The Chester River Hospital’s most recent attempt to clean up a 25-year-old heating oil spill may have caused the August 3 shutdown of the town’s newest drinking well on Horsey Lane, said Chestertown Utilities Manager Bob Sipes at Monday’s council meeting. He said redeveloping Well 9 could cost the town upwards of $55,000.
With approval from Maryland Department of Environment, the hospital injected 6,000 pounds of carbon dioxide, and later oxygen, into the Aquia Aquifer to grow anaerobic bacteria–in an attempt to degrade and break down any remaining heating oil.
The injections occurred between July and September of last year–but the town was only made aware of the injections this April.
Sipes said the presence of iron bacteria in the well, which caused Well 9 to malfunction, is a bi-product of introducing oxygen into the aquifer. He said the buildup of iron bacteria made the well pump inoperable.
“The purpose was to grow bacteria in the aquifer and convert the hydrocarbon (heating oil) into something else,” Sipes said. “They were trying to start a biological action in the aquifer.” He said the procedure “apparently didn’t work.”
Sipes said the town just learned of the injections in April when the town received a copy of a request the hospital made to MDE in March to end the hospital’s cleanup program, which entailed pumping contaminated groundwater into recovery wells, treating it, and discharging the treated water into the Chester River.
The town responded in June with a letter to MDE and the hospital—critical of ending the cleanup program and expressing concern of the potential unintended consequences of growing bacteria in the aquifer.
“We said “how dare you do this” because the oxygen injections put us at risk for iron and anaerobic bacteria being introduced into the aquifer and impacting our well field,” Sipes said. He also said it was the duty of MDE to inform the town of any possible impact from the oxygen injections before it was approved.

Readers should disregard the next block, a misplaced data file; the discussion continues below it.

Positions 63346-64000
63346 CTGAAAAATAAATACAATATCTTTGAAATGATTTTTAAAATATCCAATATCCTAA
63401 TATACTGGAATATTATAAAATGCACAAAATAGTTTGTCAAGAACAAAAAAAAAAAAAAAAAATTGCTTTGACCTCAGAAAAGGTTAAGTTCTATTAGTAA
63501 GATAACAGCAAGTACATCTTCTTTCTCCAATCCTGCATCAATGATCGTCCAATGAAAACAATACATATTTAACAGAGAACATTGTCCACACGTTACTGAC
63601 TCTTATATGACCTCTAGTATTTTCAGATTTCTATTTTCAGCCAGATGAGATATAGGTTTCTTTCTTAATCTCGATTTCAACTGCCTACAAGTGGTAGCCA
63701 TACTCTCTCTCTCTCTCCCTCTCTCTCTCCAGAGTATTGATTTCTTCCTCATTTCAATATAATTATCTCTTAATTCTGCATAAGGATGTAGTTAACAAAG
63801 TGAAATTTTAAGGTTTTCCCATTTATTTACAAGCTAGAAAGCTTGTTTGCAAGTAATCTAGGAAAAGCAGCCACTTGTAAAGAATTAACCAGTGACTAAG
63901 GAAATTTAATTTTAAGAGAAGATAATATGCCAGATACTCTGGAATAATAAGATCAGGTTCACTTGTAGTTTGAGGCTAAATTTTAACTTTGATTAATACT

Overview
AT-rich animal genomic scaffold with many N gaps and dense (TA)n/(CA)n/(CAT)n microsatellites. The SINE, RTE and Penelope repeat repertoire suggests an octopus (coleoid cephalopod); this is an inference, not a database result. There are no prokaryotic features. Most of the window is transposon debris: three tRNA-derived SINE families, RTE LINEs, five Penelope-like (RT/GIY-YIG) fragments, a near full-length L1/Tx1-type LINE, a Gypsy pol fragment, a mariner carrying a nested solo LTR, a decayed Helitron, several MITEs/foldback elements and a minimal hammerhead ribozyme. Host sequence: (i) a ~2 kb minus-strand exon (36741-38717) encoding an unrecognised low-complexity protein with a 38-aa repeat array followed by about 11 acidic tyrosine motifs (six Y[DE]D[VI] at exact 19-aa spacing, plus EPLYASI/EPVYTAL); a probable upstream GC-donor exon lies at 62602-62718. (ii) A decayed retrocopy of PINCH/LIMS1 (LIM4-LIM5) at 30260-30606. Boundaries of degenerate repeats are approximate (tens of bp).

The hospital’s remediation program had been ongoing since 1991 when nearly 7,000 gallons of home heating oil spilled from an underground tank, forcing Well 8 to be shut down.
The hospital’s request to MDE this March cited a $50,000 annual cost that was reclaiming less and less heating oil. In the letter was a reference to the oxygen injections that occurred last year, Sipes said.
“That was the first we’d heard about the oxygen injections,” Sipes said in an interview with the Spy on Tuesday.
Sipes said it was not conclusive that the introduction of oxygen into the aquifer caused the buildup of iron bacteria in Well 9, but he said it was “suspicious” since it is the first time he’s ever known of a well in Chestertown to test positive for the two bacteria. He said anaerobic and iron bacteria can only be present if oxygen is introduced in the water.
He said a preliminary test on Well 9 showed resistance from 35 to 250 feet. “[We suspected] iron in the well,” Sipes said. A “Bart Test” was conducted and lab results came back positive eight days later for iron and anaerobic bacteria.
Sipes also couldn’t understand why the hospital ended the cleanup program after the hospital’s consultant, Earth Data, said that the “natural ground water flow is towards… Chestertown’s well field.”
Sipes said it is very possible the bacteria kept growing long after the oxygen injections stopped. He said vigilant testing will be needed to make sure the other wells have not been contaminated.
He said protecting Well 9 is made more difficult because it draws from an unconfined aquifer, the Aquia, where contaminated water from the hospital could potentially seep through or be drawn through permeable layers of sandy clay. The Magothy Aquifer, where the town also draws drinking water, is deeper and buffered by hard clay formations that better defend the aquifer against contamination.
The town now has to hire a geologist and a well driller to redevelop the well. Tests will have to be run every day during the redevelopment “so we can evaluate the well field,” Sipes said. He said the experts will be able to “determine if oxygen was introduced into the aquifer and caused the buildup of bacterial in Well 9.”
He said he hoped that the hospital was not responsible for the damage to Well 9 and was not looking for a scapegoat.
“We don’t want to know what we can put off on somebody else,” Sipes said. “If it’s most likely that this wasn’t caused by the hospital…we’re perfectly ok with that.”
“But a worst case scenario is [the hospital] established iron bacteria in the aquifer that stretches from the hospital to the well.”
If contamination did occur from the hospital, Sipes is concerned the problem could reoccur after the well is fixed. He said Well 9 originally cost $450,000 to install around six years ago.
The town has sent a letter to MDE and the hospital to request the hospital resume its cleanup program, which ended in July with approval from MDE.
Sipes assured the Council on Monday that the town’s drinking water is safe and was never affected by the shutdown of Well 9.